Hypertension, or high blood pressure, is highly prevalent amongst world populations and is a major contributor to premature death and disability.48 According to the World Health Organization, 1.13 billion people are affected by elevated blood pressure worldwide.49 This number may be even higher when considering the updated American College of Cardiology/American Heart Association (ACC/AHA) Guidelines for the Prevention, Detection, Evaluation and Management of High Blood Pressure in Adults.50 The new ACC/AHA guidelines categorize Stage 1 hypertension at 130/80 mm Hg, rather than 140/90 mm Hg.
Several studies have indicated that periodontal disease and hypertension are related, but differences in population characteristics, diagnostic criteria and risk factors make it difficult to determine exactly how they are related.51 According to a retrospective study evaluating dental records of 90 patients that underwent periodontal therapy, a possible relationship between periodontal disease and hypertension was reported.52 A systematic review and meta-analysis found that periodontal diseases, especially severe periodontitis, were associated with a higher risk of hypertension.51 In a study by Lira-Junior and colleagues, it was noted that patients with hypertension demonstrated significantly higher counts of P. melaninogenica.34 Patients with hypertension and generalized bone loss had higher counts of S. mitis in their saliva.34 However, the medical conditions were disclosed through self-report, rather than a clinical examination and results should be considered accordingly.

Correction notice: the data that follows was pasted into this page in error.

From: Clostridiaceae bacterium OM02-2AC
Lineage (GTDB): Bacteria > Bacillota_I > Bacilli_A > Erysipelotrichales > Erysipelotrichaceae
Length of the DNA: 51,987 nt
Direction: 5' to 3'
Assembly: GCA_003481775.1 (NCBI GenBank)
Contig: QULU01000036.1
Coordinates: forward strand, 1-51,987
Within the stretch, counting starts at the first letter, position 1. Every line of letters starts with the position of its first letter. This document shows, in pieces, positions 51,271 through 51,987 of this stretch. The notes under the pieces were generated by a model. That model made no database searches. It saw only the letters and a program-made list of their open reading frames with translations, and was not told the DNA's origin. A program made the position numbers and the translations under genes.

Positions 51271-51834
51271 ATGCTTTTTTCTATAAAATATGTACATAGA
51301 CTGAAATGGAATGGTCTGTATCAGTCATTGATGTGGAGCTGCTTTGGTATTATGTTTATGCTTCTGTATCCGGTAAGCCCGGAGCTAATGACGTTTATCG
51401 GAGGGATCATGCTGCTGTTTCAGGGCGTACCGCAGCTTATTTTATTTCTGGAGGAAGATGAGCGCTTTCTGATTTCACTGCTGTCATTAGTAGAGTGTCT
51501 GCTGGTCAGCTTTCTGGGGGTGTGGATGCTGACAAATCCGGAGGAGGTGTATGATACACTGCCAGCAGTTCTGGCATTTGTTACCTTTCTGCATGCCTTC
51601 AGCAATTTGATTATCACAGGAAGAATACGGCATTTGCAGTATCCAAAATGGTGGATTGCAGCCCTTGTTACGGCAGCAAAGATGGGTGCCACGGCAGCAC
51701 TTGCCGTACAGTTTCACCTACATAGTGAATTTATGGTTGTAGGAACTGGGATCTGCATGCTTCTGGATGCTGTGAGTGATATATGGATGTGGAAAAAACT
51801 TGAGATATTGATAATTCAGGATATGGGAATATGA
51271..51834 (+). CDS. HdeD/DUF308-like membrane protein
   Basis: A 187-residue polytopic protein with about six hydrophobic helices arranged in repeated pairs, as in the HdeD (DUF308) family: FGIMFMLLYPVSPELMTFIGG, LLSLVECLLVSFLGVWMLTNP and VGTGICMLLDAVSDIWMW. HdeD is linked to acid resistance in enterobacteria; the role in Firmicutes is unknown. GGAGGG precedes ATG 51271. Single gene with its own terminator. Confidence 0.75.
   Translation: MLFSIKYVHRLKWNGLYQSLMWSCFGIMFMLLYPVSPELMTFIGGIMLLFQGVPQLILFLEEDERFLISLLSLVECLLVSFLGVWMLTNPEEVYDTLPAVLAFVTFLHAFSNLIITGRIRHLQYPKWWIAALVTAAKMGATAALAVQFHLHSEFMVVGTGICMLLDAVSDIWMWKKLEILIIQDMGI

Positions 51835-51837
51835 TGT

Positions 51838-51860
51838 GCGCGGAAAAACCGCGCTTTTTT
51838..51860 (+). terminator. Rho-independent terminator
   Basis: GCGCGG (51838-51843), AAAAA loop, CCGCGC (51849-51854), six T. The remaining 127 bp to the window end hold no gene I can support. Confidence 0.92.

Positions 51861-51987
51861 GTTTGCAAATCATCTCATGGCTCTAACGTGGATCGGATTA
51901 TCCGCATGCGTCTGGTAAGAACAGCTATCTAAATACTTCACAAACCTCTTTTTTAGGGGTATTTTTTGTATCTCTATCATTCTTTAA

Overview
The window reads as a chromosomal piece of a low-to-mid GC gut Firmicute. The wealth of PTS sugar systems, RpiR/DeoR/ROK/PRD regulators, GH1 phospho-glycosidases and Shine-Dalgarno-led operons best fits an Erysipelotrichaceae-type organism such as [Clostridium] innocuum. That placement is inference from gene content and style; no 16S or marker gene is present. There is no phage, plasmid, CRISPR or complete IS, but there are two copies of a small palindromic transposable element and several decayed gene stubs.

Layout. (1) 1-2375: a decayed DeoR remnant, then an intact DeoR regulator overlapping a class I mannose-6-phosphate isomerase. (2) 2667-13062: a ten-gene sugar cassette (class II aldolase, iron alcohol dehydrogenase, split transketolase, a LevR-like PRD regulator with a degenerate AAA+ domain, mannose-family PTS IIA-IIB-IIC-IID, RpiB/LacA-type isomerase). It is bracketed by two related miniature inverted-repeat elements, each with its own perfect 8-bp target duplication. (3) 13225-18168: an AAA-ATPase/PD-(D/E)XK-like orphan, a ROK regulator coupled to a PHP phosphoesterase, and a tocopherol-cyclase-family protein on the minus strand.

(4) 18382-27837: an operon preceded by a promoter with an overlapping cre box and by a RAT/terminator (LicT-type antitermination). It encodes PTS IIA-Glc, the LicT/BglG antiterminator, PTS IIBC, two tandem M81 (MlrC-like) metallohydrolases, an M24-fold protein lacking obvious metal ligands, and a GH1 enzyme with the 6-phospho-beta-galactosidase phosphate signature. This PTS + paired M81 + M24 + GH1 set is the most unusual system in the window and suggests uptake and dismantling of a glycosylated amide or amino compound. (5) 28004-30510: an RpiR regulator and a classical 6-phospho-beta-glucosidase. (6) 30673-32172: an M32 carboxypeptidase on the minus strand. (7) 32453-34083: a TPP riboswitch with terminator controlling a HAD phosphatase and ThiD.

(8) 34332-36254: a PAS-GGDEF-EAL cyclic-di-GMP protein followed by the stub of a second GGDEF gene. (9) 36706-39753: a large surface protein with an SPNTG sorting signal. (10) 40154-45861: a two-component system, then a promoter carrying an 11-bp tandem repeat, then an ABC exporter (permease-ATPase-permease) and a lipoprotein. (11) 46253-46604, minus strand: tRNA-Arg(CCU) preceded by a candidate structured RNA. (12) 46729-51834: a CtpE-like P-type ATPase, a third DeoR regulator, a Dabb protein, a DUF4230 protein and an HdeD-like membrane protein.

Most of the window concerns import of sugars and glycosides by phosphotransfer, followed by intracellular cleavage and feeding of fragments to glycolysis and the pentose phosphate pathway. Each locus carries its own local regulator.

In a study involving Japanese university students, periodontal disease was shown to be a risk factor for hypertension.48 Specific clinical factors, such as clinical attachment level and the number of missing teeth, were associated with increased systolic blood pressure in postmenopausal women who were not currently being treated for hypertension.53 The findings suggested that the cumulative effects of oral disease may be related to blood pressure control.53 However, it could also indicate that positive and negative habits accumulate over time. Thus, patients who floss most likely also exhibit other healthy behaviors, such as exercising and eating healthy food.
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